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Housing for Older Adults: The Impacts of the Recession – 2011

Overview

For homeowners age 50+ with mortgages, the percentage that pay at least 30 percent of income for housing costs rose from 29 percent in 2000 to 36 percent in 2009. This report, prepared by the AARP Public Policy Institute, analyzes data from the State Housing Profiles 2011. Overall, the recession has had a tremendous impact on homeowners age 50+, especially those in the lower income quartiles. Making available more housing options that meet the needs of older adults of all income levels is going to become even more important as seniors try to cope with an array of issues related to housing costs.

Key Points

This paper summarizes findings from State Housing Profiles 2011, which uses several sources, including the 2009 American Community Survey, to look at key housing indicators for older adults. The data show that conditions have deteriorated significantly for older households during the last decade. Older homeowners and renters face greater affordability issues, and many low-income households face more unsustainable housing costs since the housing crisis and recession that began in 2007. Disability rates, family structures, foreclosure rates, and the age of homes are other factors that have shifted in the decade as older households adapt to face new and continuing challenges.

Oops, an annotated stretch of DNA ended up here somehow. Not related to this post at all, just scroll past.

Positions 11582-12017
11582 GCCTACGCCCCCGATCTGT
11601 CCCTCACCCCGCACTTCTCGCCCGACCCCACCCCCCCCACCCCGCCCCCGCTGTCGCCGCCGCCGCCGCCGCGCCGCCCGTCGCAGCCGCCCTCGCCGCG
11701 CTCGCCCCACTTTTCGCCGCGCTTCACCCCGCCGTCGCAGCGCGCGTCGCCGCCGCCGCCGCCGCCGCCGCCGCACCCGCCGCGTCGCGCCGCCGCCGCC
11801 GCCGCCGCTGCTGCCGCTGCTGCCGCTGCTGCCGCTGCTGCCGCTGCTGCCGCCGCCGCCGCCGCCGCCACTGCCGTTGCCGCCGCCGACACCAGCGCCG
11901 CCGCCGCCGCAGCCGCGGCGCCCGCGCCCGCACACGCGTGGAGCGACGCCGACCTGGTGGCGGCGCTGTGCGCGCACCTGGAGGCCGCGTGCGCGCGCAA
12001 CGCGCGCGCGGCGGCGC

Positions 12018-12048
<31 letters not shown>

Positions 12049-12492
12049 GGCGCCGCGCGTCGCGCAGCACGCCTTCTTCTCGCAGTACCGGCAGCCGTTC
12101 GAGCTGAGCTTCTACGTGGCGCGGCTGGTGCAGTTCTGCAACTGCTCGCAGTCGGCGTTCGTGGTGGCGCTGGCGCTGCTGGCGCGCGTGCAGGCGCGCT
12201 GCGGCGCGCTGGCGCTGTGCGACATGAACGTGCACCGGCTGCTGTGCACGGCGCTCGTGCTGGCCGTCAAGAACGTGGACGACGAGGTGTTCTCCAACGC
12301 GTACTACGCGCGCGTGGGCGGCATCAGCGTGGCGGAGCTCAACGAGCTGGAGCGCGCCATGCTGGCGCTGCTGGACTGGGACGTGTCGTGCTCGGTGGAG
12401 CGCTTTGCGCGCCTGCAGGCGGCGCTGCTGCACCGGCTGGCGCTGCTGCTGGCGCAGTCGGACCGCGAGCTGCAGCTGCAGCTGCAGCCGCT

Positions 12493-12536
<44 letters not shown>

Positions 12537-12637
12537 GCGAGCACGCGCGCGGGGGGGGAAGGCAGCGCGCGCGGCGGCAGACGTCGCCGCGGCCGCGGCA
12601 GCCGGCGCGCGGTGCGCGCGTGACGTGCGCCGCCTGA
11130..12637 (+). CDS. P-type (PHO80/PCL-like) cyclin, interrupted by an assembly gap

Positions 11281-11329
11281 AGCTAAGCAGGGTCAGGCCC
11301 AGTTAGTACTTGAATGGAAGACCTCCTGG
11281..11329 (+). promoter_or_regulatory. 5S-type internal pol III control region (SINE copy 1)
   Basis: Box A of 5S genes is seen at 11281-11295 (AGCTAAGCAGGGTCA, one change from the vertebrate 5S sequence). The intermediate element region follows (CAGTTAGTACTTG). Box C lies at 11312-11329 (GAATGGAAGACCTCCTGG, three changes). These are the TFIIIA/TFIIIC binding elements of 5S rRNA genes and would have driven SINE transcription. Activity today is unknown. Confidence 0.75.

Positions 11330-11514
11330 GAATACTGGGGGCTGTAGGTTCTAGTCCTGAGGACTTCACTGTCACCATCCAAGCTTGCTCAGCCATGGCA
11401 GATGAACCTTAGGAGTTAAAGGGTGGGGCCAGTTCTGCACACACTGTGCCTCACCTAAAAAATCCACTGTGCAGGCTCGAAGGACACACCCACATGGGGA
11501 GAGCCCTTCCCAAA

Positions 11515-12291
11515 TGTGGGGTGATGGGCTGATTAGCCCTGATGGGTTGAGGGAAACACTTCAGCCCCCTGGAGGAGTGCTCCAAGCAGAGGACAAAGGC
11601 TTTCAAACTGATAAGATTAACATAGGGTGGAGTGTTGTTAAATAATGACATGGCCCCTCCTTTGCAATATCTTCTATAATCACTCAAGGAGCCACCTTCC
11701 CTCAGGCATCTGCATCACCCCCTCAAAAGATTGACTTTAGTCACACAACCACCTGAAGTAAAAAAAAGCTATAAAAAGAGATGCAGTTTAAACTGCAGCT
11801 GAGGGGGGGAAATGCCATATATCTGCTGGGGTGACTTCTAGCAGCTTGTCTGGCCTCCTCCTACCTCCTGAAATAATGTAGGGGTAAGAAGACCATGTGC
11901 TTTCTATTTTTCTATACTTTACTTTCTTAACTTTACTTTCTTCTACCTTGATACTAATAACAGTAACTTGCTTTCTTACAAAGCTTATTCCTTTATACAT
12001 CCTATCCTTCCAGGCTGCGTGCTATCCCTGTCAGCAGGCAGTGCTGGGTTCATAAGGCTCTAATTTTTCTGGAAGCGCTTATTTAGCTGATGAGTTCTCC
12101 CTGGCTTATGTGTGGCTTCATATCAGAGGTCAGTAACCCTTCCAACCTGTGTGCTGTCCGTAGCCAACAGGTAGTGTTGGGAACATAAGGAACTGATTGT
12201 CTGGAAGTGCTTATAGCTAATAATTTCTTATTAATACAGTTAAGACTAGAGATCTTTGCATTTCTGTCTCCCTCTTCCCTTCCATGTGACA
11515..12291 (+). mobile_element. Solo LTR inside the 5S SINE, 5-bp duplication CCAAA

Notable findings highlighted in this paper include:

  1. Housing costs are becoming more burdensome for older adults, and those who rent or own with mortgages are at greater risk of affordability challenges than those who own their homes debt-free.
  2. The percentage of homeowners who own their homes free and clear dropped, and the percentage who are still paying mortgages after age 50 rose.
  3. Households age 50+ are less likely to be married and living with a spouse than in the past.
  4. The percentage of men age 50+ living alone has increased, while the percentage of women age 50+ living alone has declined.
  5. Renters age 50+ are more likely to have a disability than are homeowners.
  6. People age 50+ are more likely to live in older homes than in the past.

How to Use

This paper provides a good picture at the national level of the housing issues facing the 50+ population. There are some regional distinctions made throughout the paper that are worth a quick read for community planners facing housing issues among their older residents. Long term, communities will need more homes in locations with access to transportation choices and other community assets for older adults to help reduce overall household costs.

View full report: Housing for Older Adults: The Impacts of the Recession – 2011 (PDF – 1.2 MB)

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